Catholic and Protestant workforce in North at 50:50 for first time
Dramatic shift in religious make-up of Northern Ireland workforce, says Labour Force Survey
The Labour Force Survey religion report shows how the composition of the workforce changed in the 22 years to 2014
Religion, most people would agree, has nothing to do with your ability to do your job properly. Everything being fair, nobody should care which church, if any, you go to or what school you went to as long as you turn up to work and do exactly what is required of you.
But a new report that examines the religious composition of Northern Ireland’s workforce reveals a dramatic development that is at least worthy of comment. Latest figures show that, for the first time, there was an even split in the religious background of the workforce in full-time employment in the North in 2014.
In a definite break with tradition, the working population was estimated to comprise 50 per cent from the Protestant community and 50 per cent with a Catholic background.
Given Northern Ireland’s unhappy history in relation to religious backgrounds and job opportunities, the figures are a very positive development for the economy in general.
The latest Labour Force Survey religion report – which looks at working age, economic activity and inactivity of people – shows how the composition of the workforce has changed in the 22 years up to 2014.
In 1992, 70 per cent of all working age Protestants were in employment compared to 54 per cent of working age Catholics: fast forward 22 years and these rates had moved to 67 per cent and 66 per cent.
Historically, the Catholic community experienced higher levels of economic inactivity and unemployment in the North. The Catholic community also held relatively fewer senior positions in the workplace. This has been attributed to a number of different factors including “social, geographical and historical influences”.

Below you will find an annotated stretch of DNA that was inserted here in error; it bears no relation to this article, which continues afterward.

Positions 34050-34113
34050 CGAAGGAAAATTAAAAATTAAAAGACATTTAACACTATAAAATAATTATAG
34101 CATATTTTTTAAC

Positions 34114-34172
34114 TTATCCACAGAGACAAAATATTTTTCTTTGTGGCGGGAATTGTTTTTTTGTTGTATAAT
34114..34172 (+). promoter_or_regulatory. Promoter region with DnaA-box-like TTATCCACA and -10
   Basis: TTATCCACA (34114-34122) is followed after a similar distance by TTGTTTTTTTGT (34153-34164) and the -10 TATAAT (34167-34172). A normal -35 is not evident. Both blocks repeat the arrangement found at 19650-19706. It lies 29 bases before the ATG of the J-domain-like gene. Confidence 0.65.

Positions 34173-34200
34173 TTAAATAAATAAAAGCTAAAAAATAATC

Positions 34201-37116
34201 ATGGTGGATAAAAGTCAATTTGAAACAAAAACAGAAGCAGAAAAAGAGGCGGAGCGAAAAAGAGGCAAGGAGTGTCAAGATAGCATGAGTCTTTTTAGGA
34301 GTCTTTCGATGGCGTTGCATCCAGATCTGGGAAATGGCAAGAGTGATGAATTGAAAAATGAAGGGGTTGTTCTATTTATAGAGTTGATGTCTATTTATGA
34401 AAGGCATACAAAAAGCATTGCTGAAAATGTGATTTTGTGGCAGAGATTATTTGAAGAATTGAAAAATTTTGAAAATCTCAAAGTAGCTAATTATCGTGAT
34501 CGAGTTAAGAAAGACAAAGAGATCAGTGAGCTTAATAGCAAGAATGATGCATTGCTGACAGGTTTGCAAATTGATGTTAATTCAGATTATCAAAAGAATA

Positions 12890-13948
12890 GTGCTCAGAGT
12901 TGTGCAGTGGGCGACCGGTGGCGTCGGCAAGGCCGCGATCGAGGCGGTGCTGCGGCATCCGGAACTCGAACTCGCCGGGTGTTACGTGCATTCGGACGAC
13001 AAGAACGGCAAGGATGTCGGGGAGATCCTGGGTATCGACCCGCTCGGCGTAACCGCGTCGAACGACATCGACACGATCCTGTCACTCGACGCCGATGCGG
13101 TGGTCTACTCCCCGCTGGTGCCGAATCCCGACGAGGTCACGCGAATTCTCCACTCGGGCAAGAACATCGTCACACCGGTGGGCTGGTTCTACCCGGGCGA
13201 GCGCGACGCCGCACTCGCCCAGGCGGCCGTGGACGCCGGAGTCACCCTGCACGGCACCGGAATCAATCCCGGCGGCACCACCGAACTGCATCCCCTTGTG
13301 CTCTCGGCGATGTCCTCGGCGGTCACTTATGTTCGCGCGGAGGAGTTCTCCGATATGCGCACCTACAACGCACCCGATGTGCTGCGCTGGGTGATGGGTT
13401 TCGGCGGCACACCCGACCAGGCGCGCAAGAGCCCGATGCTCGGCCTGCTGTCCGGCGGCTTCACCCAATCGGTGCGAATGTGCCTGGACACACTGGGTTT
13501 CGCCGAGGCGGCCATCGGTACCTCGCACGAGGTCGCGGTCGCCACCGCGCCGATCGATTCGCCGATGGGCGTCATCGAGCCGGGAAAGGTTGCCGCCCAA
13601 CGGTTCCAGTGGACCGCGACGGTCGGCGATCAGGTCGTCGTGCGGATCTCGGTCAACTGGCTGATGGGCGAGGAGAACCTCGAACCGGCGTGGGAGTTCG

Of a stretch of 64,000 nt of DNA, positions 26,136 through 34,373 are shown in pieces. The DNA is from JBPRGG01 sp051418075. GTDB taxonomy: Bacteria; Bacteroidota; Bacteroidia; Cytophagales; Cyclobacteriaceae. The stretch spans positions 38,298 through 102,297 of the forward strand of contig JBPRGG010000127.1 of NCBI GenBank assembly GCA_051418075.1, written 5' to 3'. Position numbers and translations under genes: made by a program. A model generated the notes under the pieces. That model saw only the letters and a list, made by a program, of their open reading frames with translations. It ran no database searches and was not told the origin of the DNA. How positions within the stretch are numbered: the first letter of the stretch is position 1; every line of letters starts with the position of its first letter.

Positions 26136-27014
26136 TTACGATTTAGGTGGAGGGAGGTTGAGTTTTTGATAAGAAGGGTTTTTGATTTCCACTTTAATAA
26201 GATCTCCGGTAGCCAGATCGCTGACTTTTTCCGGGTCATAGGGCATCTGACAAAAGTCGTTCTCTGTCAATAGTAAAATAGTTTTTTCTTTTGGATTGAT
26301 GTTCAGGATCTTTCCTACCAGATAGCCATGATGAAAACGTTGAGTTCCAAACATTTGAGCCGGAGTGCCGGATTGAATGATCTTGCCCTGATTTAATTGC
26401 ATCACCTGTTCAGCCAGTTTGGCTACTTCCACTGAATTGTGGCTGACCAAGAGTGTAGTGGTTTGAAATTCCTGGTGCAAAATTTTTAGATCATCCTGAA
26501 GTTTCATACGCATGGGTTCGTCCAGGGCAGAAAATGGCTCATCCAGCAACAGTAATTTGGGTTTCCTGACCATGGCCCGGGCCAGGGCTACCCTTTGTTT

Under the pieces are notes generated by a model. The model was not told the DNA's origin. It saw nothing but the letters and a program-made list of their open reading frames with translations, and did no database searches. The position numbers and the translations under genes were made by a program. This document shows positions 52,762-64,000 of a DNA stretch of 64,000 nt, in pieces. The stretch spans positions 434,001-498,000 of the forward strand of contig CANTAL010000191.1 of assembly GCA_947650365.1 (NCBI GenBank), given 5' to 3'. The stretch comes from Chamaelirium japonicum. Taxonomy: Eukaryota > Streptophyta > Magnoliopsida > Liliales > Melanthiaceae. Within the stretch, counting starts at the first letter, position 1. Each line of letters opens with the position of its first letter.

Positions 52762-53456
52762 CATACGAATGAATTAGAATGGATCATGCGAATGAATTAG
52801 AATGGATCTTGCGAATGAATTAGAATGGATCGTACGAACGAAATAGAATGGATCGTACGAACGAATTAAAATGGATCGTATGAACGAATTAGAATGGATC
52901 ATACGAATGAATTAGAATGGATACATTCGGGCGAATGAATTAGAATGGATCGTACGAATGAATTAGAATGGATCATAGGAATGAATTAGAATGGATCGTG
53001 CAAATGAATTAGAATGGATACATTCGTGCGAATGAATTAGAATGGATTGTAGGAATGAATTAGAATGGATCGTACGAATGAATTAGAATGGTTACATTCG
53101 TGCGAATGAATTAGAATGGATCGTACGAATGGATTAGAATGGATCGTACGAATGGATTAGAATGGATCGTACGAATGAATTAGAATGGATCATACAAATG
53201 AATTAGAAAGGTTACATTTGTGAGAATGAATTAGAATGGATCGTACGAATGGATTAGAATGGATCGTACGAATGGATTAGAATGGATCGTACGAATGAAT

Fair employment legislation requires public bodies to promote “equality of opportunity” today between people on a number of grounds, including religion, and the Equality Commission also monitors all private sector firms with more than 10 employees.
While the economic activity rates of those of working age remained higher in 2014 for Protestant than Catholic, the gap has closed dramatically.
Yet when the figures are examined more closely, there are also some disparities in the workforce among those aged 25-34 years of age.
Another aspect that the report covers is the religious composition of nine major occupational groups and the numbers of self-employed.
According to the report, 82 per cent of Protestants aged 16 or over were employees ,while 16 per cent were self-employed in 2014. Corresponding figures show that 84 per cent of Catholics were employees, while 14 per cent were registered as self-employed.
On a general basis, the latest statistics show workers from the Protestant community still accounted for a “larger proportion” of those in managerial, director and senior official roles. They also held slightly more jobs in skilled trade occupations and “elementary” occupations. This compared to workers from the Catholic communities, who were more like to be employed in professional occupations.
According to the report, the sector with the highest proportion of workers from a Protestant background was agriculture, forestry and fishing, while a significant number of Catholics were employed in the construction, finance and insurance, education and health and social work sectors.
The report also looks at who earns more and the answer, reassuringly, shows there is little difference. In 2014, the median hourly wage rate for working age Protestants was £9.23 while Catholics earned £9.63.